At the end of January I was obliged to visit the UK for a University Senate Meeting. I took the opportunity to arrive one day earlier to visit my friend Sue who had recently started work in Swindon. We arranged to meet in Bath so I went armed with the Fuji to take a final battery of photos before I upgraded to the Pentax K100D".
FROM THE STATION
This photograph is taken from the up platform (London direction) of Bath Spa Railway Station. The train on the opposite platform sports the livery of the National Trust.
This church is the Roman Catholic Church of St. John the Evangelist, on South Parade.
This is Pratt's Hotel on South Street, Bath. I know many of you might think it apposite, but I did not stay here. Sue had something much more exciting organised for me.
There's a lovely view of the Claverton Downs in the background.
Down in the centre of bath are some nice Georgian stone buildings built towards the end of the 18th Century - lots of them in fact. They look really nice in the daytime, and even better at night.
The Grand Parade and the Parade Gardens is the place to see and be seen in Bath, when the weather is nice, of course. Much of the contemporary Bath was designed by the architect John Wood at the end of the 18th Century.
The River Avon skirts around the south and west of the old city. On the left is the Parade Gardens and the buildings of the Grand Parade. In the middle distance is the City Weir, and beyond that is the Pulteney Bridge, designed by Robert Adam but based on a design by the Italian architect Palladio for Venice's Rialto Bridge.
The bridge is renowned for its wide carriageway, which has shops on either side.
This is the City Weir, viewed from the Grand Parade. Further downriver you can see the bridge that carries North Parade Road over the Avon. It was from this bridge that the two photographs above were taken.
There has been an abbey on this site for well over a thousand years. A Saxon abbey church stood here from about 757AD. In 973 AD, King Edgar was crowned king of Anglo-Saxon England by Dunstan, formerly Abbott of nearby Glastonbury Abbey and latterly Archbishop of Canterbury.
Most of the Saxon abbey was replaced by a large Norman cathedral shortly after the conquest, but this was destroyed by fire in 1137. The present edifice was founded in 1499 and completed in the early 1530s. It was gutted during the dissolution of the monasteries under the reign of Henry VIII, but restored under Elizabeth I.
This view is of the western face.
The abbey looks even more impressive at night, as you can see. This photo was taken from more-or-less the same vantage point as the one above, on the corner of the Grand Parade, several hours later.
This is another impressive night shot of the western face.
This view is of the southern face of Bath Abbey, as viewed from York Street.
In the photograph lower left is the old entrance to the Roman Bath.
There is an extrememly good view of the nothern face of Bath Abbey from the corner of High Street and Bridge Street.
The view is even better at night, as you can see.
This is the church of St. Michael with St. Paul on the corner of Broad Street and Walcot Street.
This chuch is, unsurprisingly, one of the most famous religious sites in Bath. A church has been on this site for many hundreds of years - first being mentioned in the mid 14th Century. King Edward III granted a charter to the church in 1361.
This is the Saracen's Head public house in Broad Street Bath. The name probably relates to former crusaders who would visit public houses in order to recount tales of their adventures in return for food and drink.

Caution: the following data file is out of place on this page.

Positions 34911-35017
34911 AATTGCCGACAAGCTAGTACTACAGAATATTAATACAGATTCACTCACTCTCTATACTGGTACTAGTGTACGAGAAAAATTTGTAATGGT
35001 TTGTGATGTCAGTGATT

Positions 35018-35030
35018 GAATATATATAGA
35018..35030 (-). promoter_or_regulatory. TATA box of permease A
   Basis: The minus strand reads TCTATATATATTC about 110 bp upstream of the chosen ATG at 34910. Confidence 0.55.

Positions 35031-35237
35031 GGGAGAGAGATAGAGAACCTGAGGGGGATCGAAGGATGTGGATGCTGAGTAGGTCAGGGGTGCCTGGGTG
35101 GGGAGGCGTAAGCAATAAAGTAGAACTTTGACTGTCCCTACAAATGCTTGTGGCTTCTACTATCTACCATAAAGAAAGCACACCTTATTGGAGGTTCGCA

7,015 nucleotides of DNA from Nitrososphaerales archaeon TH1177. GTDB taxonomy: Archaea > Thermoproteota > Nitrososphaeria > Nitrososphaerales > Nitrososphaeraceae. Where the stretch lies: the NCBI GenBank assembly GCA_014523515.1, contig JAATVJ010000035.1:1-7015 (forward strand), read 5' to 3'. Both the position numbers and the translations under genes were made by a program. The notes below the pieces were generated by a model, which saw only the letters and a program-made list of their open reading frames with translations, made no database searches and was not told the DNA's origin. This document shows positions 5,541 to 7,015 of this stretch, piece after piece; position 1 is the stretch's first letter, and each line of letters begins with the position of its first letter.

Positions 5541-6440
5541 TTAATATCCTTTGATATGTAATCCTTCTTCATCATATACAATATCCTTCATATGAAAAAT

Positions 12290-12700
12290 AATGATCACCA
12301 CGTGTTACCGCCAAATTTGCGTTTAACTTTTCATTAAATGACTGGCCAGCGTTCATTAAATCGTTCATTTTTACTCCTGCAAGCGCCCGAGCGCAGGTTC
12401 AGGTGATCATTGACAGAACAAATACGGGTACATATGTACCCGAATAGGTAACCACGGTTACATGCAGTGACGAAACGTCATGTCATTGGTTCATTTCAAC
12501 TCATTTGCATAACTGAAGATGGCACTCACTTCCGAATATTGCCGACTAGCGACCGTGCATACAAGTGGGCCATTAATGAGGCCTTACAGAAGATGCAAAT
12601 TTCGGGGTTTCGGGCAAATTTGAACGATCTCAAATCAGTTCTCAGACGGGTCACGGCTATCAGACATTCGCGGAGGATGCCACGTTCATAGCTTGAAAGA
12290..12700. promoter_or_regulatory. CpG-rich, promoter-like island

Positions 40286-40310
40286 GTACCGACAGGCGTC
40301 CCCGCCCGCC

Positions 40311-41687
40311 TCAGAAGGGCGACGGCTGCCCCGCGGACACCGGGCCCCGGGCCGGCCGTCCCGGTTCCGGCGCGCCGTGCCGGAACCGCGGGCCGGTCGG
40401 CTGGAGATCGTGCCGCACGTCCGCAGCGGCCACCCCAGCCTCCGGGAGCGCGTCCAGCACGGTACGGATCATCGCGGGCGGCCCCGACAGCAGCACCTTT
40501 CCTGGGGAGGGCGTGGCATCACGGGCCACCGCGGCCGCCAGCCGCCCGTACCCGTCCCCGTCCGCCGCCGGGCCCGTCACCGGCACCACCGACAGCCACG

It plays an important role in the telling of the world's oldest joke
"I say I say I say! Could you tell me where I might find the Saracen's Head?" "Certainly, my good man. It's over there in that basket."
Another view of the Church of St. Michael with St. Paul, and the Saracen's Head Inn.
Sue arranged for me to stay the night here at the YMCA hostel, Bath. Consequently I was able to hang out with all the boys. The problem I have though when I hang out with the boys is that regardless of the lyrics, I prefer to do it all by myself.
The price was certainly realistic, but the sleep wasn't. The bed was so narrow that unlike Al Stewart, who had to sleep end to end, I kept on falling out.
If Bath is famous for anything, it's the famous Spas. The Hot Springs, where the water issues forth at just under 50°C, were known by the Romans who had called the town Aquae Sulis, or the waters of Sul, who was a Celtic Goddess.
This is quite a different setting from another hot springs that I visited on my travels. The water, however, is supposed to have the same bitter taste.
This is a much better view of the rear of the Pump Room, taken from York Street. This is in fact the third building on the site. The first was built at the start of the 18th century, but was remodelled round about 1751. The third Pump Room that you see here was designed by Thomas Baldwin and was finished in 1796. Baldwin held the post of city architect for the period 1776-1793, when he was dismissed for financial irregularities.
The Romans built a reservoir underneath the Pump Room, with a capacity of half a million gallons of water per day. This can be seen in the photograph on the left.
The level of water was formerly much higher, as is indicated by the red-orange line on the photograph. Lowering the water level has revealed much of the original Roman construction.
There are several other spas in bath. This small spa is the Cross Bath, so named as being the site where the unpopular Queen Mary of Modena, the wife of James II, erected a cross in 1688 in gratitide for her pregnancy. The child who was born is famous as James, the Old Pretender, father of "Bonnie Prince Charlie".
There is a chair that is used to help the differently-abled descend into the water. It obviously doubles as a 21st Century ducking stool.